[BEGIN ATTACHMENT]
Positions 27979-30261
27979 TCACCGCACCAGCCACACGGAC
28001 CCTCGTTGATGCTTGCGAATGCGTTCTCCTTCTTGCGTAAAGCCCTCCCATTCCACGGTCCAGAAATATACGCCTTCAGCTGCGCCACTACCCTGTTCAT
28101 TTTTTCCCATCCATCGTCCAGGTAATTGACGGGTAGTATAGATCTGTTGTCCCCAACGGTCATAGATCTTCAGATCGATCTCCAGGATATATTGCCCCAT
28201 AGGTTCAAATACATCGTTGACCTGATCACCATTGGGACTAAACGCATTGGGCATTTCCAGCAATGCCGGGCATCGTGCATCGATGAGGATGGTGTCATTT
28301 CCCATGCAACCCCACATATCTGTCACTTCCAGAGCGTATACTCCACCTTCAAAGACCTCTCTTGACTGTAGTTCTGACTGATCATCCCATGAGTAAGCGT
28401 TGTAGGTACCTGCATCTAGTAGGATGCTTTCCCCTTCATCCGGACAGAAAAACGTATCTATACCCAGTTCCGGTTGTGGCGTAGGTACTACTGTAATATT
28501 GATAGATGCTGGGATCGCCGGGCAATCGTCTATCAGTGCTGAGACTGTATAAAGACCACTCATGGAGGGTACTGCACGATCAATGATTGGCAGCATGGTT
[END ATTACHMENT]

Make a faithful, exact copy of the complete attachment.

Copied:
Positions 27979-30261
27979 TCACCGCACCAGCCACACGGAC
28001 CCTCGTTGATGCTTGCGAATGCGTTCTCCTTCTTGCGTAAAGCCCTCCCATTCCACGGTCCAGAAATATACGCCTTCAGCTGCGCCACTACCCTGTTCAT
28101 TTTTTCCCATCCATCGTCCAGGTAATTGACGGGTAGTATAGATCTGTTGTCCCCAACGGTCATAGATCTTCAGATCGATCTCCAGGATATATTGCCCCAT
28201 AGGTTCAAATACATCGTTGACCTGATCACCATTGGGACTAAACGCATTGGGCATTTCCAGCAATGCCGGGCATCGTGCATCGATGAGGATGGTGTCATTT
28301 CCCATGCAACCCCACATATCTGTCACTTCCAGAGCGTATACTCCACCTTCAAAGACCTCTCTTGACTGTAGTTCTGACTGATCATCCCATGAGTAAGCGT
28401 TGTAGGTACCTGCATCTAGTAGGATGCTTTCCCCTTCATCCGGACAGAAAAACGTATCTATACCCAGTTCCGGTTGTGGCGTAGGTACTACTGTAATATT
28501 GATAGATGCTGGGATCGCCGGGCAATCGTCTATCAGTGCTGAGACTGTATAAAGACCACTCATGGAGGGTACTGCACGATCAATGATTGGCAGCATGGTT